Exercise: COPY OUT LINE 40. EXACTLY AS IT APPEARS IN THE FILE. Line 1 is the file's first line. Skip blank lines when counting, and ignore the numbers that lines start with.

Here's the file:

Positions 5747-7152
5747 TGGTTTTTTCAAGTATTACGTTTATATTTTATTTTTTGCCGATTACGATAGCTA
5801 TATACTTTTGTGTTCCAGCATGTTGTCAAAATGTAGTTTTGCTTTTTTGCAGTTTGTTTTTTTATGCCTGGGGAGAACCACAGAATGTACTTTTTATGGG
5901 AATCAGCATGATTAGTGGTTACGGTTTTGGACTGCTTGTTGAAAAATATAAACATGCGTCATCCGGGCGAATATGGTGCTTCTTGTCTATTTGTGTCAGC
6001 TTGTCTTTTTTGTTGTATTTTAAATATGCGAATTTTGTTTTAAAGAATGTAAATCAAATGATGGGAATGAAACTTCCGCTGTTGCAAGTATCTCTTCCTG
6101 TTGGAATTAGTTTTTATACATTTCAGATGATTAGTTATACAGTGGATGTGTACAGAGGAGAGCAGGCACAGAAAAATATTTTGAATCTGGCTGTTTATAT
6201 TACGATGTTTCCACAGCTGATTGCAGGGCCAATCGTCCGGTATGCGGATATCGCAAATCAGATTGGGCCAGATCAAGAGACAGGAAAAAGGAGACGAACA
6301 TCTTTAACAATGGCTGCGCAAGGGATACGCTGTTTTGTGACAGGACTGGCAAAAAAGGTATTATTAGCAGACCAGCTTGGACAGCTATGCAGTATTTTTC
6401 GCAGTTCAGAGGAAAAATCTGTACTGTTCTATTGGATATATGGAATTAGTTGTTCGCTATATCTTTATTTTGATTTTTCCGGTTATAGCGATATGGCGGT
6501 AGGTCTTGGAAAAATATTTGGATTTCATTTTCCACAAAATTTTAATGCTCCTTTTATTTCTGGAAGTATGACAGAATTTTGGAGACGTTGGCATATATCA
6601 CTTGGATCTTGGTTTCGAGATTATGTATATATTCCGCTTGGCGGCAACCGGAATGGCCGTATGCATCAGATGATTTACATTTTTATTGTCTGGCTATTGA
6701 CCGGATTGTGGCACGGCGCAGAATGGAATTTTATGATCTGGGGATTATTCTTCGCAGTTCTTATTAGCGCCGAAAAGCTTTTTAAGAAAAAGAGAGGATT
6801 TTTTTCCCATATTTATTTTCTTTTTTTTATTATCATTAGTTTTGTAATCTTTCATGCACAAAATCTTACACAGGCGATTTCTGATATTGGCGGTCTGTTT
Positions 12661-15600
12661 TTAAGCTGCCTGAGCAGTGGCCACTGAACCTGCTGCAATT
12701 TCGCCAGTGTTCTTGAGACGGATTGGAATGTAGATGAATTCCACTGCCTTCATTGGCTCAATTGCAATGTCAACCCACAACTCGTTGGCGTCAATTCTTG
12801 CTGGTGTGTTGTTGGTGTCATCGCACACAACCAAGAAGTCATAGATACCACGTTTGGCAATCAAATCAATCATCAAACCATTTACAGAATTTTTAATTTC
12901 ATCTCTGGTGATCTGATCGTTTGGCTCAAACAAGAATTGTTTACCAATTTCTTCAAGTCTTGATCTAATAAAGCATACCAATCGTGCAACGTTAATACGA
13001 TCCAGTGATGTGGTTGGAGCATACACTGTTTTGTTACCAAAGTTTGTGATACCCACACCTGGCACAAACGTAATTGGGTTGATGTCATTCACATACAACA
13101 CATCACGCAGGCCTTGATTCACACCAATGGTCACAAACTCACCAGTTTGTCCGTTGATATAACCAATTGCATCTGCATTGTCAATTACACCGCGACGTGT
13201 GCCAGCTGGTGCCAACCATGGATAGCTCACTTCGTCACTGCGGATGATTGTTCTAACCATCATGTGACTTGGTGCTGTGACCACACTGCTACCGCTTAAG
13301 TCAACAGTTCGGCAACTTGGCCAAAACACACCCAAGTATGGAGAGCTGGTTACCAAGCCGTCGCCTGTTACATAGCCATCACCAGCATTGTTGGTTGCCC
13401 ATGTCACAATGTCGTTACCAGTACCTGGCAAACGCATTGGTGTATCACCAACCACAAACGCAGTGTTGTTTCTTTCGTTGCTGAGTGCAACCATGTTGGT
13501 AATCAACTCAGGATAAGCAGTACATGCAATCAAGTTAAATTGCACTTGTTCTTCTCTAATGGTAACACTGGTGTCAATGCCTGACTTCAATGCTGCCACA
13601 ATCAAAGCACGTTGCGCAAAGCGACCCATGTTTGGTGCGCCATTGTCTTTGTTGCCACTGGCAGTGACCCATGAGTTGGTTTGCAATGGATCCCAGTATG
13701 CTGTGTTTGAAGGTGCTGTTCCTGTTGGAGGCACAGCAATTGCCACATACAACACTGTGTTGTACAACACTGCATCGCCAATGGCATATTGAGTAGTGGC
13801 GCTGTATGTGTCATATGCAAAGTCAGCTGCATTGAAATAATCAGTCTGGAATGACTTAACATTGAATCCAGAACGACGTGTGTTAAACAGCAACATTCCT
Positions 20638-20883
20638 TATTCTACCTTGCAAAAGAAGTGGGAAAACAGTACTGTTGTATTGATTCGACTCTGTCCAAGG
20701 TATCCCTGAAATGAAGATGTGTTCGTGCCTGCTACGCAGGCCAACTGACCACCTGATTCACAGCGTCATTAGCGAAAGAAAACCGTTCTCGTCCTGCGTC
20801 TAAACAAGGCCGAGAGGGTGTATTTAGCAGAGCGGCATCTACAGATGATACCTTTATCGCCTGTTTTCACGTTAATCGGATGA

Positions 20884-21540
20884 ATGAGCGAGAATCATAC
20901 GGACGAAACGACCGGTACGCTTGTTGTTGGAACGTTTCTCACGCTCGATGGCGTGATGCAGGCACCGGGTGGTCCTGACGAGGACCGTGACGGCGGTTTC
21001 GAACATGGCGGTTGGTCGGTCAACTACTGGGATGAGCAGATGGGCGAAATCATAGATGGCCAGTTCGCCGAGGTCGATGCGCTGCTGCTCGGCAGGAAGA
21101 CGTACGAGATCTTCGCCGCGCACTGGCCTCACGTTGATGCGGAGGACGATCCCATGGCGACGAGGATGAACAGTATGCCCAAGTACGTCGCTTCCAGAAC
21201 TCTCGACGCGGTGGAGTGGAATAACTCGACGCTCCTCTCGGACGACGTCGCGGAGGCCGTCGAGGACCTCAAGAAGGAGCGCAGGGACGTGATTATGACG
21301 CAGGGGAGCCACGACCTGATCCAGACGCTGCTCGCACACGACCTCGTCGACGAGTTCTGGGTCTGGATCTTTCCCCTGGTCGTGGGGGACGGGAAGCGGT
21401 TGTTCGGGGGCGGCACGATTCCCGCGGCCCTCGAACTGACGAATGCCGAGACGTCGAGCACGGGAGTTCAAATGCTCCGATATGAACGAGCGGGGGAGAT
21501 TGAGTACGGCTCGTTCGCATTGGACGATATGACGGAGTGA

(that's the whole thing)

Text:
21501 TGAGTACGGCTCGTTCGCATTGGACGATATGACGGAGTGA